Pet food manufacturers provide most of the money for nutritional research in companion animals. They thus control the research agenda, and the “evidence base” for canine and feline nutrition. They donate money and products and sponsor functions at veterinary schools, thereby subliminally influencing the feeding practices of impressionable young vets and their teachers. They fund also clinicalnutrition lectureships and residencies. University management appear unconcerned by this arrangement. Pet food companies also sponsor seminars, webinars and sessions at scientific meetings. They run advertisements in leading veterinary journals and are a major sponsor of the AVA.

The final masterstroke of pet food companies is that they enlist veterinarians to actually sell, and thereby endorse these diets, right in the waiting rooms of their hospitals.

It doesn’t need to be this way. The concerted efforts of a number of forward-thinking veterinary scientists have meant that Australasian pet owners probably feed more raw meaty bones as part of a balanced ration than in many countries overseas. This is commendable. But we have some way to go.

Richard Malik does not work for, consult, own shares in or receive funding from any company or organization that would benefit from this article, and has disclosed no relevant affiliations beyond the academic appointment above.

Authors: Daily Bulletin

Read more http://theconversation.com/the-convenience-food-industry-making-our-pets-fat-46387

Writers Wanted

Why this Queensland election is different — states are back at the forefront of political attention

arrow_forward

Cervical, breast, heart, bowel: here’s what women should be getting screened regularly

arrow_forward

Will I or won't I? Scientists still haven't figured out free will, but they're having fun trying

arrow_forward

The Conversation
INTERWEBS DIGITAL AGENCY

Politics

Prime Minister Interview with Kieran Gilbert, Sky News

KIERAN GILBERT: Kieran Gilbert here with you and the Prime Minister joins me. Prime Minister, thanks so much for your time.  PRIME MINISTER: G'day Kieran.  GILBERT: An assumption a vaccine is ...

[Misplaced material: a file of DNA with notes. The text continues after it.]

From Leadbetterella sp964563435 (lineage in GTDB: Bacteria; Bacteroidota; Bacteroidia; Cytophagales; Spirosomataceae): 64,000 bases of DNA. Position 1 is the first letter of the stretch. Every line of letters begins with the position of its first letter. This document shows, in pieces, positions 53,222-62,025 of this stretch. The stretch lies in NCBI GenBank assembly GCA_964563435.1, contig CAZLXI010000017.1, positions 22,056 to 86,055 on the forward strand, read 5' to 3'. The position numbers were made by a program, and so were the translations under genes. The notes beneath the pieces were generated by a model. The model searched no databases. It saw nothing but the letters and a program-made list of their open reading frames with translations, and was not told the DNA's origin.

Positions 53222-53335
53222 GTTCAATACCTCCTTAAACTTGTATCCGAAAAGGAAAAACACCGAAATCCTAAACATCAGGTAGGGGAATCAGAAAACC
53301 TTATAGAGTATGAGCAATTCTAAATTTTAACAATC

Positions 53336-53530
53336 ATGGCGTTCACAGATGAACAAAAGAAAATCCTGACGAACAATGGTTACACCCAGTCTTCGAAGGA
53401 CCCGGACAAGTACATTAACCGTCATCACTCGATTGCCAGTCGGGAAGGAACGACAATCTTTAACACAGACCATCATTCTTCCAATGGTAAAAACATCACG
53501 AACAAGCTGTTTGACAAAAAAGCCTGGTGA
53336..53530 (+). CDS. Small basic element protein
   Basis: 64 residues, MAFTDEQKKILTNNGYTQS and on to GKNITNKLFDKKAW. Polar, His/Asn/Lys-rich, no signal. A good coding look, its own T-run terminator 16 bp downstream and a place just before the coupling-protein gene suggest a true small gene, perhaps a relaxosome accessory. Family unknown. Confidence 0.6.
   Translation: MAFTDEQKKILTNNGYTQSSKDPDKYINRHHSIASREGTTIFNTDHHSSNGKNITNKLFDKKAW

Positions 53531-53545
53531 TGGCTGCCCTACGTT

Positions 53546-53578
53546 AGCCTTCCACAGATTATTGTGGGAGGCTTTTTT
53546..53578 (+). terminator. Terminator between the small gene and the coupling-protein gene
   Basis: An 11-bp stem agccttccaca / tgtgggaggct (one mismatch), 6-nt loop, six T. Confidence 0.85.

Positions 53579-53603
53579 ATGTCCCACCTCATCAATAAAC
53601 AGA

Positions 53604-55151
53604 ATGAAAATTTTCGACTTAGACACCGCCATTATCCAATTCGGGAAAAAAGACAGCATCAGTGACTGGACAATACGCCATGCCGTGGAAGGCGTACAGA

Daily Bulletin - avatar Daily Bulletin

Did BLM Really Change the US Police Work?

The Black Lives Matter (BLM) movement has proven that the power of the state rests in the hands of the people it governs. Following the death of 46-year-old black American George Floyd in a case of ...

a Guest Writer - avatar a Guest Writer

Scott Morrison: the right man at the right time

Australia is not at war with another nation or ideology in August 2020 but the nation is in conflict. There are serious threats from China and there are many challenges flowing from the pandemic tha...

Greg Rogers - avatar Greg Rogers

Business News

AppDynamics Solves Visibility Gap Between Traditional Infrastructure and Cloud Environments

New Full Stack Observability Platform, Integration With Cisco Intersight Workload Optimizer and Cloud Native Visualisation Features Provide Cross Domain Insights and Analytics of Business Perfor...

Hotwire Global - avatar Hotwire Global

Why Your Small Business Should Bulk Buy Hand Sanitiser

As a small business owner, employee and customer safety is at the very top of your priority list. From risk assessments to health and safety officers, appropriate signage and proper briefing...

News Co - avatar News Co

How Phone Number Search In Sydney Can Help Your Business

To run a successful business, keeping track of your company and competitors are the major factors. With a lot of tools, available businesses have options to stay current. One way in which busine...

News Co - avatar News Co



News Co Media Group

Content & Technology Connecting Global Audiences

More Information - Less Opinion